Two months later, in April 2014, we arrived in Bradford. I’d done a lot of research on the internet before we came about the British lifestyle, culture and weather so there weren’t too many surprises.
As soon as we arrived, we immediately wanted to find out what was going to happen about my brother’s treatment. The people who were helping us knew all about his condition already and we had an appointment at the hospital very quickly.
My second concern was how and when I could return to my studies. I went to the local college but they told me they needed to see evidence of my qualifications. I didn’t have any so they told me I’d have to start at GSCE level.
I didn’t know what that meant – I initially thought it was a foundation course to get me into university but then I found out it was a much lower level than I thought. I couldn’t believe it; I’d have to start at the bottom all over again. I cried all day.
After that I was very upset. I didn’t want to do anything, and I stopped eating and drinking. My mum was so worried.
Then one day I asked myself if I really wanted to throw away my future. I’d promised my dad that I would be a doctor one day. I couldn’t let him down.
I returned to my studies and I’ve so far passed four GCSEs at A*/A/B level. I’m doing another three at the moment and hope to get good marks, and then I’ll do my A Levels next year.
I’ve heard it’s really competitive to get into medical school in the UK, so I’ve been working on my English and building my CV. I set myself a challenge of learning 10 new English words a day and I’ve done voluntary work for five or six different organisations.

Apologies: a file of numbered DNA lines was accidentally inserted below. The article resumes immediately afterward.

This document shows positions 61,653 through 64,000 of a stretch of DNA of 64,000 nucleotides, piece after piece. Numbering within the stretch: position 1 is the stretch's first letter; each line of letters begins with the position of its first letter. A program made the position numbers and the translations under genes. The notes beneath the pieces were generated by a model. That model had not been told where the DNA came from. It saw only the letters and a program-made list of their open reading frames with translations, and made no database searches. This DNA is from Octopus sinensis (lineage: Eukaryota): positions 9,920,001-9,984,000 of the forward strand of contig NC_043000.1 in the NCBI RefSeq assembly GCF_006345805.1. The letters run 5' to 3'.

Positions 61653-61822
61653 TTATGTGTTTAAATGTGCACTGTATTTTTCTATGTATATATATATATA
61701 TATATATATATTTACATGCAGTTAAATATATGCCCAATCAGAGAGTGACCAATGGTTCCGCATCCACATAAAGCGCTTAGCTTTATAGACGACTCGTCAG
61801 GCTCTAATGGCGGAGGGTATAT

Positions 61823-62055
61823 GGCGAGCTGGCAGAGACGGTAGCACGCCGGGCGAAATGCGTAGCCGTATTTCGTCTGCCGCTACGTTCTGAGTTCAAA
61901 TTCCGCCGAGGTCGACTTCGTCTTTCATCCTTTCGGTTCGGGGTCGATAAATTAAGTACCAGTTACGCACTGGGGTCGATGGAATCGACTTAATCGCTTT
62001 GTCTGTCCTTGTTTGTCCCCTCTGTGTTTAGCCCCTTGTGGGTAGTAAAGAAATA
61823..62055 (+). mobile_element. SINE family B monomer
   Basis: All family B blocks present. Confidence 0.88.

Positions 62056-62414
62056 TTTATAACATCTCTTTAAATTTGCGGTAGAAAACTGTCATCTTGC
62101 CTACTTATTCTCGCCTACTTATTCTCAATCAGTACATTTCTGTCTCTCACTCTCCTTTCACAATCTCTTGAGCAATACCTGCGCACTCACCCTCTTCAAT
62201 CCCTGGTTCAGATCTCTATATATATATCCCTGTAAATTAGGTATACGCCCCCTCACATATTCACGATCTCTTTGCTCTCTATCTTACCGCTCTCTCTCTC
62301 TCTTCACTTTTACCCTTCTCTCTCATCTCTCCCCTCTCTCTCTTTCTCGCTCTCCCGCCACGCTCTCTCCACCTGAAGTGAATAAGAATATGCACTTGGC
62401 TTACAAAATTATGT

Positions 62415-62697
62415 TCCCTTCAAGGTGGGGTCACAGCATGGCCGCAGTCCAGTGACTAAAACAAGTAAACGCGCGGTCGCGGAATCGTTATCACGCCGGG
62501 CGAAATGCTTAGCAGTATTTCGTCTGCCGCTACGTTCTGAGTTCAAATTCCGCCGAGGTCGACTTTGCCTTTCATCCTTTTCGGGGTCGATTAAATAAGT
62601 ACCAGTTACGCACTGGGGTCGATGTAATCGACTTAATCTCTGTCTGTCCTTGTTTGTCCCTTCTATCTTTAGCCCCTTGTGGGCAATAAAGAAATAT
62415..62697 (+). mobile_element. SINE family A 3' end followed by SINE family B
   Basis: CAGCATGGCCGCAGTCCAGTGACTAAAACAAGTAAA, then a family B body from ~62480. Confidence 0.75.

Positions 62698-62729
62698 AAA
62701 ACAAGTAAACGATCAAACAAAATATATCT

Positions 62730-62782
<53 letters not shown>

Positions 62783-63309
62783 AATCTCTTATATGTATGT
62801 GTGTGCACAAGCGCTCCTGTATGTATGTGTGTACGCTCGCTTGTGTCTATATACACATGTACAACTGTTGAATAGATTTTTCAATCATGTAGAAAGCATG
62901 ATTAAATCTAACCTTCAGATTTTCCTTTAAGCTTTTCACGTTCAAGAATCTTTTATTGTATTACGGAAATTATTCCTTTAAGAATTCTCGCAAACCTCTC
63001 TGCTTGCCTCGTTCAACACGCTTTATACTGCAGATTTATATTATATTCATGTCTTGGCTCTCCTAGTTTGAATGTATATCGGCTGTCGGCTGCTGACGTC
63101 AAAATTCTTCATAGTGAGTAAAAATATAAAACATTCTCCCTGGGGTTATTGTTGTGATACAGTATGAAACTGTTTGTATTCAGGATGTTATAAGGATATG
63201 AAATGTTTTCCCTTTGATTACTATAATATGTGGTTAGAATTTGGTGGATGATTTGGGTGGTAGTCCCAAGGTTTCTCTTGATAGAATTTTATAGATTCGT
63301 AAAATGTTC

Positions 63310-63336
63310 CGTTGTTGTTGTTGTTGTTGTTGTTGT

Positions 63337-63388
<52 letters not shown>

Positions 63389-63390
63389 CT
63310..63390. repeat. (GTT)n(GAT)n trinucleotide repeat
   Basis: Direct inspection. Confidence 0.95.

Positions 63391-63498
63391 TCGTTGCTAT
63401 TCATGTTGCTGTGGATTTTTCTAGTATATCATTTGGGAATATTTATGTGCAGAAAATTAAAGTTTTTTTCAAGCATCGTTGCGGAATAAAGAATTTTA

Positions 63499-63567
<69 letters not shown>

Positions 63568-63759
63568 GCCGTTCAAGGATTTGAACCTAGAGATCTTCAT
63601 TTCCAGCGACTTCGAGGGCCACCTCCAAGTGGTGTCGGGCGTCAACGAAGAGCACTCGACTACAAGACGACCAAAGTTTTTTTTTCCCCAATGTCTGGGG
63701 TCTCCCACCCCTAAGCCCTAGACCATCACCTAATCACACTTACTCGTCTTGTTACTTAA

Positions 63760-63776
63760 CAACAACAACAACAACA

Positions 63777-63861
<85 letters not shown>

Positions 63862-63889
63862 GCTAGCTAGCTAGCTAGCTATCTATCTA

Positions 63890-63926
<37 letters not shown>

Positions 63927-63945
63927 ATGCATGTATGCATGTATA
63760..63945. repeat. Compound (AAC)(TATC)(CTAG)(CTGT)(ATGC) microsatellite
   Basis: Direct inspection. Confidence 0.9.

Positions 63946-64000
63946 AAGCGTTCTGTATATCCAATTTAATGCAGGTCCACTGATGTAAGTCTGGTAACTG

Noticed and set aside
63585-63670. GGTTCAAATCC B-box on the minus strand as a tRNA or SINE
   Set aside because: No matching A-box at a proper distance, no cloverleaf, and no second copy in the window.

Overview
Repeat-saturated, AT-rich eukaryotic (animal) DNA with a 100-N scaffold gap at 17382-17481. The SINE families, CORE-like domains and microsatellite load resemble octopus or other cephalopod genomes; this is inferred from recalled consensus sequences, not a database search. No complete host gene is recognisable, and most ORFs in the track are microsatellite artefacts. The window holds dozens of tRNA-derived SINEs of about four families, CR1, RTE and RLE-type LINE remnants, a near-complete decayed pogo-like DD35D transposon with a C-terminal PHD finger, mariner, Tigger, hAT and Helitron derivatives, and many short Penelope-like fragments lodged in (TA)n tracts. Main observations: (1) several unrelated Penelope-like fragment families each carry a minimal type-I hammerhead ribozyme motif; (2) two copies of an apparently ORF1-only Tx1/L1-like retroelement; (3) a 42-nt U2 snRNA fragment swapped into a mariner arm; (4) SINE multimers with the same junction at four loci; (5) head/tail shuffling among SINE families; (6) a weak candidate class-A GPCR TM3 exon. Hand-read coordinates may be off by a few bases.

For several months, I worked with the Refugee Council in Yorkshire as a project worker. I helped Syrian refugees who are being resettled here settle into their new lives. I saw them and remembered what it was like when I first arrived. I told them not to worry about anything; here in Britain they will be able to survive and live, and we will help them.
It was very difficult to work, study and look after my family at the same time so after a while I decided to focus on my studies full time so I can pursue my dream of becoming a doctor. When I came here I said I wanted to show the British people that I was more than a refugee.
Being resettled here means my family has been reborn; we’ve come back to life. One of my brothers is hoping to be a lawyer one day and my mum is hoping to do a Masters and then PhD in Biology. She’d love to be a Biology teacher one day. My youngest brother Hamza is in Year 7 at school. He’s doing so much better now. The doctors are hoping that we’ll be able to stop his treatment in September.
I miss my friends and family who we’ve left behind. I think about them every day. You can’t forget your land; it’ll always be in your heart and I know there are a lot of people like me who need help and a safe place to go to. There are people like my brother Hamza, who need urgent medical attention. It’s really important that the great countries of the world, like Britain, do everything they can to help.
If we hadn’t been able to the UK my brother might not have been alive. My family and my future would’ve been destroyed.
My experience has meant that I now realise that nothing is impossible, and I’m willing to fight to achieve my dreams.
I have a message up on my bedroom wall that I wrote that to remind myself where I want to be in 10 years’ time.
It just says, in the future, my name will be Dr Ayham.